The PowerShot S2 IS
…. and now for more of the different
The PowerShot S1 IS was not the first camera in the “S” series. In fact it was the 7th model. And it was different. The first six cameras in the series were the very familiar point and shoot that resembled a rangefinder camera with optical viewfinder. And then, in February of 2004, comes the S1 looking very much like an SLR camera.
This camera was the next in line of a series Canon began in November of 1998 with the Pro70 which was, in Canon’s own words, “designed for professional and high-end photographers”.
The Pro70 was followed by the PowerShot Pro90 IS in February of 2001. With a 10x optical zoom and image stabilization this was a formibable camera for the time. Unlike the Pro70 Canon opted for an LCD viewfinder in the Pro90. Again, the body bore strong resemblance to SLR’s of the time.
Introduced in November of 1998 the PowerShot Pro 70 had a shape strongly influenced by SLR’s of the day. (Canon Museum Photo)
The PowerShot S70 was followed up in early 2001 with the S90 IS which boasted a 10x optical zoom and image stabilization. (Canon Museum Photo)
It is not surprising, then, that when the S1 appeared it was viewed as an upgrade to the Pro90 although at the same time Canon released the PowerShot Pro1 which was clearly a successor to the Pro90. (It is interesting to note that Canon classified the lens on the Pro1 as and “L” lens, giving it the distinctive red strip around the front of the lens barrel. I am not aware of another fixed lens with this designation.)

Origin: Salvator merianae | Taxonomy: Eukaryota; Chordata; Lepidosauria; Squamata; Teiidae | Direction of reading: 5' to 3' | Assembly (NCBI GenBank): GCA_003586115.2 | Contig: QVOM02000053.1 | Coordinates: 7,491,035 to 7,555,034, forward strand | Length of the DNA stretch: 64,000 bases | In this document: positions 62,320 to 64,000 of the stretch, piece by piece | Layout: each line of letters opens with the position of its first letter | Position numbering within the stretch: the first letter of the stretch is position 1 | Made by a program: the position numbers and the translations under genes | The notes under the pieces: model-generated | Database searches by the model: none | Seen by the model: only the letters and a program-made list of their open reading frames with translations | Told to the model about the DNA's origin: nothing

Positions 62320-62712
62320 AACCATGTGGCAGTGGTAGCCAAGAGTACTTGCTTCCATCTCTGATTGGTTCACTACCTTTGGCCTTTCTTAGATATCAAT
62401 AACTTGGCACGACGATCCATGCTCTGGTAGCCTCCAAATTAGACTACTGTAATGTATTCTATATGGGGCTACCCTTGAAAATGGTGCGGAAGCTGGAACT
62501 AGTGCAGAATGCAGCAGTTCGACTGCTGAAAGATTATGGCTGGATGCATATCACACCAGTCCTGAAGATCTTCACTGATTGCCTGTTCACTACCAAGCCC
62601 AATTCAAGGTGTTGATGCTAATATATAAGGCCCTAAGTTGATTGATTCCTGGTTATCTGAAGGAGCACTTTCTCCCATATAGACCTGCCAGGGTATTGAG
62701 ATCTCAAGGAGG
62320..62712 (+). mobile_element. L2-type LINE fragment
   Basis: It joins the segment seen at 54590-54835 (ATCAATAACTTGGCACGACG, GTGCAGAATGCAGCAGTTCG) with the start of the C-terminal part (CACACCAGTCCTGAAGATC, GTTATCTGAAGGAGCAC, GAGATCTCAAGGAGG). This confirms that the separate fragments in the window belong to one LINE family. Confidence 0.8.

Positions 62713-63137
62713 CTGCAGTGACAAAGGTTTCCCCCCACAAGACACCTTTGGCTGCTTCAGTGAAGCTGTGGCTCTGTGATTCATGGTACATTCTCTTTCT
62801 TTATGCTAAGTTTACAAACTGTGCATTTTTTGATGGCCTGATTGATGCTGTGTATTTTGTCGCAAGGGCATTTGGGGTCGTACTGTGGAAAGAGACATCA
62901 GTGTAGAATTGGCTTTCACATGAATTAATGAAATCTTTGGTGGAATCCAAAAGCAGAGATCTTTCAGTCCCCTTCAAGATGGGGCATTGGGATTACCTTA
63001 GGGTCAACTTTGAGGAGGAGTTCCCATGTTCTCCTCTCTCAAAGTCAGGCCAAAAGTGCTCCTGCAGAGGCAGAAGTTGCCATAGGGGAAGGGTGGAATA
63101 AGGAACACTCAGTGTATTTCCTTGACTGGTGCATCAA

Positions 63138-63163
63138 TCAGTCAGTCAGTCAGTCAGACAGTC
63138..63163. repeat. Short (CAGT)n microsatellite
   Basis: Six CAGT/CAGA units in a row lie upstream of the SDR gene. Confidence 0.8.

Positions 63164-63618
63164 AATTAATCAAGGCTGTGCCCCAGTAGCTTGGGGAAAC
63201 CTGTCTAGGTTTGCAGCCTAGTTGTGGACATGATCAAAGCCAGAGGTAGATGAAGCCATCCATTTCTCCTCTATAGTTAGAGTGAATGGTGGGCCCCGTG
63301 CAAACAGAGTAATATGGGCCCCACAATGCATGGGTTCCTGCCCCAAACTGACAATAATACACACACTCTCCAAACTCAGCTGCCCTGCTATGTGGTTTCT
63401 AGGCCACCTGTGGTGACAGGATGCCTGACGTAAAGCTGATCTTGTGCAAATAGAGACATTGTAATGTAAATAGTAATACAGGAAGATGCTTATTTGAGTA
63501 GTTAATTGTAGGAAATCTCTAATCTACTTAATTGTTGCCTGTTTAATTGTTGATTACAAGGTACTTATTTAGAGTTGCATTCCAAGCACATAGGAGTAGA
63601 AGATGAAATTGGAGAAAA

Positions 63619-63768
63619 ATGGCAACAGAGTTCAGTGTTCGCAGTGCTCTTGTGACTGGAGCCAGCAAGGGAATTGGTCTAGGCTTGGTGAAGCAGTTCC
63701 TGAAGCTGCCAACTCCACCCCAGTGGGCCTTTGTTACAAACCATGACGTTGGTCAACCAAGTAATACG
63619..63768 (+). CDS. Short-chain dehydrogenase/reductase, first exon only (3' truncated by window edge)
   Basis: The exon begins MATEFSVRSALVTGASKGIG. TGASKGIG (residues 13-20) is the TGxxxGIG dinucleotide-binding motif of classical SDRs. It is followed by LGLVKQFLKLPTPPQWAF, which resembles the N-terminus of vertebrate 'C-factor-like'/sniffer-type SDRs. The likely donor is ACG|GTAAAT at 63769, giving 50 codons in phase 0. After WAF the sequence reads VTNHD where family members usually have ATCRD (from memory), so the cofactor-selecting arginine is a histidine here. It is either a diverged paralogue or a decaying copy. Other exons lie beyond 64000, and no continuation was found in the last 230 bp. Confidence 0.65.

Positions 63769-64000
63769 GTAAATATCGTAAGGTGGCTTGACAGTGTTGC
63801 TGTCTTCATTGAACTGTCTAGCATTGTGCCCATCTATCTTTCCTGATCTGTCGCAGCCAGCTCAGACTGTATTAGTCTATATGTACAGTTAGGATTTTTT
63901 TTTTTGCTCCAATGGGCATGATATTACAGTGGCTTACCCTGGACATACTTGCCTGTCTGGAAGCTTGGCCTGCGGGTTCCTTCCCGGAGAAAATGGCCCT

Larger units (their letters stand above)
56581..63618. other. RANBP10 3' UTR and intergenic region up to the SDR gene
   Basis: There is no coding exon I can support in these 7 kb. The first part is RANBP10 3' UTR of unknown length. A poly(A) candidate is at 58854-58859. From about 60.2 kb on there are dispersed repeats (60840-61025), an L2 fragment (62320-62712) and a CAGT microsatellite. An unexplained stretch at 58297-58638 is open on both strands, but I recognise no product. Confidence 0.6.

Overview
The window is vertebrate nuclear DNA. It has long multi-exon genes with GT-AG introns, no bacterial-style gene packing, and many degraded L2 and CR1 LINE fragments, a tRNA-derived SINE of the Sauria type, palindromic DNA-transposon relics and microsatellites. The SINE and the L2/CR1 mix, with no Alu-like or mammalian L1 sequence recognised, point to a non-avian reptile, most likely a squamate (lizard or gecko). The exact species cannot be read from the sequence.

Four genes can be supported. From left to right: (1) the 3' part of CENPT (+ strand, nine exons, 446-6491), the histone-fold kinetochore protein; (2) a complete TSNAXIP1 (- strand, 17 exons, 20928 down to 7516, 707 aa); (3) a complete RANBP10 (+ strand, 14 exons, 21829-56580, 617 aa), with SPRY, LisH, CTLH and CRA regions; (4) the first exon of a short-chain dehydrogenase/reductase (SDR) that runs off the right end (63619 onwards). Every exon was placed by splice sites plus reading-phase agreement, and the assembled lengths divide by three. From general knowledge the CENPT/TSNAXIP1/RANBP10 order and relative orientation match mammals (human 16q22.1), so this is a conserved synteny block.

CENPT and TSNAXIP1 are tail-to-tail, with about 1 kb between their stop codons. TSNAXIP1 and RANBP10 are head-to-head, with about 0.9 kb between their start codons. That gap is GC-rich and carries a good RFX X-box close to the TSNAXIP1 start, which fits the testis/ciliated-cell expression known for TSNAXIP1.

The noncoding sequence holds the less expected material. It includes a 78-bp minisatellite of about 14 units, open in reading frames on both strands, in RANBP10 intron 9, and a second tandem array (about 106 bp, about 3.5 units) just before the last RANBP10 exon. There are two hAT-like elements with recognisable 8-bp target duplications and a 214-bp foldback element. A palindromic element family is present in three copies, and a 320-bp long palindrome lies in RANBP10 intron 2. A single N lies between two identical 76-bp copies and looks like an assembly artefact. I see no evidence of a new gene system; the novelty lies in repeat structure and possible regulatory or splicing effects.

The lens on the S1 had a 10X optical zoom with 35mm equivalent reach of 38 to 380mm. The lens was reasonably fast with apertures wide open between f/2.8 to f/3.1. This is pretty decent for lenses of the time.
A full review of the S1 can be found on the dpReview website and there is no need to repeat all of that information here.
Operating instructions and other information can be found in the Camera User Guide.
The LCD opens and swivels for maximum flexibility. Functioning of the controls is in the User Manual.
On the top of the camera is the Mode Dial which allows the user to select the way the camera will function. It has the usual creative settings plus the image style presets. This was very like the then current top level SLR’s.
Access to the battery compartment is through a door on the bottom. The CF card slot was behind the door on the left side of this image on the side of the camera.
Taking Pictures with the S1
How good is this camera with only 3.2 megapixels? There is only one way to find out. Now, remember, no scientific testing. I leave that to those like dpReview who make a living doing that sort of thing. I just want an impression of the camera and what it is like to shoot with it.
The bottom has only the battery compartment doow and the tripod mounting threaded socket. The end of the CF card door is visible in the lower left corner of the camera.
In The Collection I have the following copies:
|Date of Issue:||February 2004|
|Storage Media:||CF Card|
|Power:||4 x AA Batteries|
|Notes:||This copy of the camera is in excellent external condition. It will power on and appears to function however it will not form an image on the LCD or record one on the CF Chip.|
I have a second working copy: